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Tuesday, January 24, 2017

Is commercial real estate healthy for startups?

By Jesse Fragale (Toronto)

A few months ago, the Rotman School of Business in Toronto, in partnership with the Urban Land Institute, hosted an event entitled Is Toronto’s Real Estate Environment Healthy For Entrepreneurs? On the panel was an array of experienced individuals, including the CEO of a growing fin-tech company, the director of operations of a popular incubator and the head of a major office REIT. The event was packed – an indication of how relevant the question has become.

As a commercial real estate (CRE) broker in Toronto who specializes in office leasing, I am well aware of the challenges that startups have in acquiring the right office space in their early years. Conversely, from working with clients on the landlord side, I can appreciate the hesitation to lease space to these types of companies.

The Challenges

1.    1.  Uncertain growth trajectory

Companies that are at the first few rounds of financing in their new venture, or at earlier stages, have an incredibly difficult time estimating a growth pattern with any sort of precision. Their growth is certainly not perfectly linear, and this factor poses a challenge for brokers in finding not only the right space, but the right space for now. Companies at this point in their evolution are just not in a position to make commitments of five years or more without being exposed to some significant financial risk. Abstractly, we can think of these companies’ growth as a curved or exponential line on a graph, and office needs as a line that looks like a staircase – once the company is too big for the space, the firm hits a wall and needs to expand (a new step). We need to place this set of stairs over top of this growth line as precisely as possible.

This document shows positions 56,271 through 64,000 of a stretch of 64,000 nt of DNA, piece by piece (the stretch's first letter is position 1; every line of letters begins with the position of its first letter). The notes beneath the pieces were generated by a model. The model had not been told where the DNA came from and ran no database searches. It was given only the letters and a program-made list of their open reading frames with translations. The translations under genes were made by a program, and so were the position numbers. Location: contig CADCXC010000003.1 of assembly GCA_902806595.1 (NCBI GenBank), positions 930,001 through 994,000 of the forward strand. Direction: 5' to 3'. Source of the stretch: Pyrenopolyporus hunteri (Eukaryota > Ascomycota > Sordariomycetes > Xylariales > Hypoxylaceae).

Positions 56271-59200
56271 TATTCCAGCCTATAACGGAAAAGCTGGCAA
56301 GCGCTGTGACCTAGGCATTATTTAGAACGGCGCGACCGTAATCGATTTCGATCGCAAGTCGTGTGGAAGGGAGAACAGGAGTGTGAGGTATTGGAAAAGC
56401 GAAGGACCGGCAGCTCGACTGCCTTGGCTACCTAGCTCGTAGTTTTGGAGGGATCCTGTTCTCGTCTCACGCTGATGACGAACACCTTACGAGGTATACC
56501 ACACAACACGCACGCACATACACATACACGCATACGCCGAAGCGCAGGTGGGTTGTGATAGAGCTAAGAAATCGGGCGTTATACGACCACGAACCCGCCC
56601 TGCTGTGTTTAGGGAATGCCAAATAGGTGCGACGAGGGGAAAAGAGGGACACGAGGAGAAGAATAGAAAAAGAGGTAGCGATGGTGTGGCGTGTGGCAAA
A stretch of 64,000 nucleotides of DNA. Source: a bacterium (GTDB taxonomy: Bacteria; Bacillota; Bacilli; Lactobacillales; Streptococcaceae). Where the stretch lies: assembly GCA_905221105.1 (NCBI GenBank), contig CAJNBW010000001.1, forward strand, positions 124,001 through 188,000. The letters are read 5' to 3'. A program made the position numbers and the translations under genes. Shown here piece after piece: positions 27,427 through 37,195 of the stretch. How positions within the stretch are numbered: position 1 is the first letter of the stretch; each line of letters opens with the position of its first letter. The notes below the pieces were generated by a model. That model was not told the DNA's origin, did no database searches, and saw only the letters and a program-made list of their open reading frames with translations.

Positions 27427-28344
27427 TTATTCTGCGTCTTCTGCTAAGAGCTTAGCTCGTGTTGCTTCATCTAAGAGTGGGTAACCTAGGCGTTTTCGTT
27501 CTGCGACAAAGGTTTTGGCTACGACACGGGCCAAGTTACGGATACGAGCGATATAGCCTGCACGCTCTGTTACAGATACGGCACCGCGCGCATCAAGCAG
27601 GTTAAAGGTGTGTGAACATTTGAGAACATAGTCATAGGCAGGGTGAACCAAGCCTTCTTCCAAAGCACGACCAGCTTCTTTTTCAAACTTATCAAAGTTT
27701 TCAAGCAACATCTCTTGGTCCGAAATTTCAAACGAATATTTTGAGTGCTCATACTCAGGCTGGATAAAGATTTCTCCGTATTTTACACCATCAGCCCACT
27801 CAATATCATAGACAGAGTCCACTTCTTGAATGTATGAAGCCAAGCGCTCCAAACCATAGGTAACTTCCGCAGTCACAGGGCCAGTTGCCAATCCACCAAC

2   2.  Covenant

When tasked with making a commitment to office space, landlords expect that they will be able to hedge their risk with a solid covenant from the tenant. When market conditions dictate that landlords have more bargaining power, they will be less likely to gamble on new ventures that have more potential to “go sideways.” As a result, startups can find it difficult to secure an office location without having a track record. This track record will typically mean a minimum of a few years of profitable operating history.